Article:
Ohio lawmakers are considering a controversial bill that would ban abortions sought because the baby has Down syndrome, placing the swing state at the center of a new battle for anti-abortion advocates.
The measure also has implications for the 2016 presidential race, as Ohio Gov. John Kasich seeks the Republican nomination and tries to walk a fine line between burnishing his pro-life credentials and positioning himself as a moderate member of the GOP field. He has not taken a position on the legislation.
"The governor is pro-life and believes strongly in the sanctity of human life, but we don't take a public position on every bill introduced into the Ohio General Assembly," Rob Nichols, a Kasich spokesman, told FoxNews.com.
The Ohio bill would ban a physician from performing an abortion if they know the woman is seeking the procedure solely because of a test indicating Down syndrome in the unborn child.
The bill would hold the doctor, not the mother, responsible for violating the proposed law, which carries a penalty of six-to-18 months in jail.
The legislation is unique, though not unprecedented. North Dakota passed a similar measure in 2013 that banned abortions motivated by the sex of the baby; a diagnosis for a genetic abnormality such as Down syndrome; or the potential for a genetic abnormality.
The proposal in politically purple Ohio, though, could have widespread implications, particularly if it spurs even more states to act. According to a 2012 study in the medical journal "Prenatal Diagnosis," U.S. women who receive a fetal diagnosis of Down syndrome choose to have an abortion between 50 and 80 percent of the time, down from 90 percent in 1999 from a study in the same journal.
The legislation is thought to have a good chance of passing. The bill recently passed out of committee in the state House of Representatives on a 9-3 bipartisan vote. Ohio Right to Life, which helped draft the bill, is hoping it will be voted on in a few weeks, when lawmakers return from recess, and reach Kasich’s desk by Christmas.
“What does that say of us as a society if we make decisions about who lives or who dies dependent on if they are going to be an inconvenience, or they are [costing] too much money for health care costs?” Ohio Right to Life President Michael Gonidakis told FoxNews.com. “Someday we are going to find a genetic marker for autism. Are we going to have a 90 percent abortion rate for people with autism? I hope not.”
Gonidakis says he thinks the legislation will pass and Kasich will ultimately sign it.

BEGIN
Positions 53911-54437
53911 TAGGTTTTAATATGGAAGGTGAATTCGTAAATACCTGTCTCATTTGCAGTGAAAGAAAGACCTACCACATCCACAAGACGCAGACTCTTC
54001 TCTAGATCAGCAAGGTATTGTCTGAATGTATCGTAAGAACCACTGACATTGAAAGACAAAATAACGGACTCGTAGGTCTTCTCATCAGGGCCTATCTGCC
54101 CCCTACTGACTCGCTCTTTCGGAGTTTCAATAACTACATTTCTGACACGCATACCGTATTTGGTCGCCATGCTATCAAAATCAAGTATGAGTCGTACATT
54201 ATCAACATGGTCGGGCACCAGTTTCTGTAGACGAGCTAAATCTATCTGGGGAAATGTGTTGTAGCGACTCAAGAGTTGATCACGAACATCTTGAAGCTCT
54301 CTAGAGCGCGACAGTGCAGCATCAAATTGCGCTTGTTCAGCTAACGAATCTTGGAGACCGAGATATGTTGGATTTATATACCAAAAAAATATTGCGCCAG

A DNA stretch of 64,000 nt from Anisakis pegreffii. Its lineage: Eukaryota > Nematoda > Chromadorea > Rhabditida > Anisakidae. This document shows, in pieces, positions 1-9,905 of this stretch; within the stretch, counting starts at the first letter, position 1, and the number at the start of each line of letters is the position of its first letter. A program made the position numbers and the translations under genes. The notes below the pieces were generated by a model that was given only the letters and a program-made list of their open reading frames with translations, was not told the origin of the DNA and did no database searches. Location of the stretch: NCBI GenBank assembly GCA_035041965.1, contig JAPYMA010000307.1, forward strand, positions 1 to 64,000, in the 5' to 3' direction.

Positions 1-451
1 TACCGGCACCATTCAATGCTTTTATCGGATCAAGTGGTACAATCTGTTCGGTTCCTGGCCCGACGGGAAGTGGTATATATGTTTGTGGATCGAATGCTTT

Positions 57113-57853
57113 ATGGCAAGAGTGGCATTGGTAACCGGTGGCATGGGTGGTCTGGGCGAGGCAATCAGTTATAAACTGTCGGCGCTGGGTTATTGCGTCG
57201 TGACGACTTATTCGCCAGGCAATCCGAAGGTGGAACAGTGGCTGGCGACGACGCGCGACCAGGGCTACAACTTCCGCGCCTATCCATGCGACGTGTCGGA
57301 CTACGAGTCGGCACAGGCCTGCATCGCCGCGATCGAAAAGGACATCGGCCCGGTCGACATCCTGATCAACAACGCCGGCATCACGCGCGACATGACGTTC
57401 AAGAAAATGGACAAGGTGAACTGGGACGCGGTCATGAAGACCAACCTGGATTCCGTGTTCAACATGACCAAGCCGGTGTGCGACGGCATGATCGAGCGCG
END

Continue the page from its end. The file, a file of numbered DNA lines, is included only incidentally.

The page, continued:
“We have a track record of being strategic and putting forth an incremental approach to all our initiatives,” Gonidakis said, adding that they have worked with Kasich on roughly a dozen pro-life measures, including a late-term abortion ban.
Republican state Rep. Sarah LaTourette, a co-sponsor of the bill, also told FoxNews.com she is confident the bill will pass.
"While I make no effort to conceal my pro-life convictions, I firmly believe this bill is about discrimination, not abortion. Choosing to end an individual's life simply because they are different, or might have Down syndrome, is discrimination," she said in an email. "There is simply no other way to look at it."
However, if Kasich chooses to back the bill, he is sure to face stiff opposition from pro-choice groups.
"We believe we should all work to ensure people with disabilities are treated with equality and dignity. However, we oppose this ban because it interferes with the medical decisions of Ohioans and does nothing to help people with disabilities or their families,” Kellie Copeland, executive director of NARAL Pro-Choice Ohio, told FoxNews.com.
Copeland said she believes it will be an “uphill battle” to oppose the legislation, but people have flooded her group's phone lines with calls offering donations to fight it.
“We have to make it clear to Gov. Kasich that this is not good health care, this is not what the people of Ohio want,” Copeland said. “This ban would encourage patients to keep information from their doctors and that is bad medicine.”
Gonidakis said he is “100 percent” confident the governor will sign the bill. “He is the most pro-life governor in our state’s history,” he said.
Copeland seemed to agree with Gonidakis: “He’s signed everything they slapped on his desk so far so I don’t see why this would be anything different.”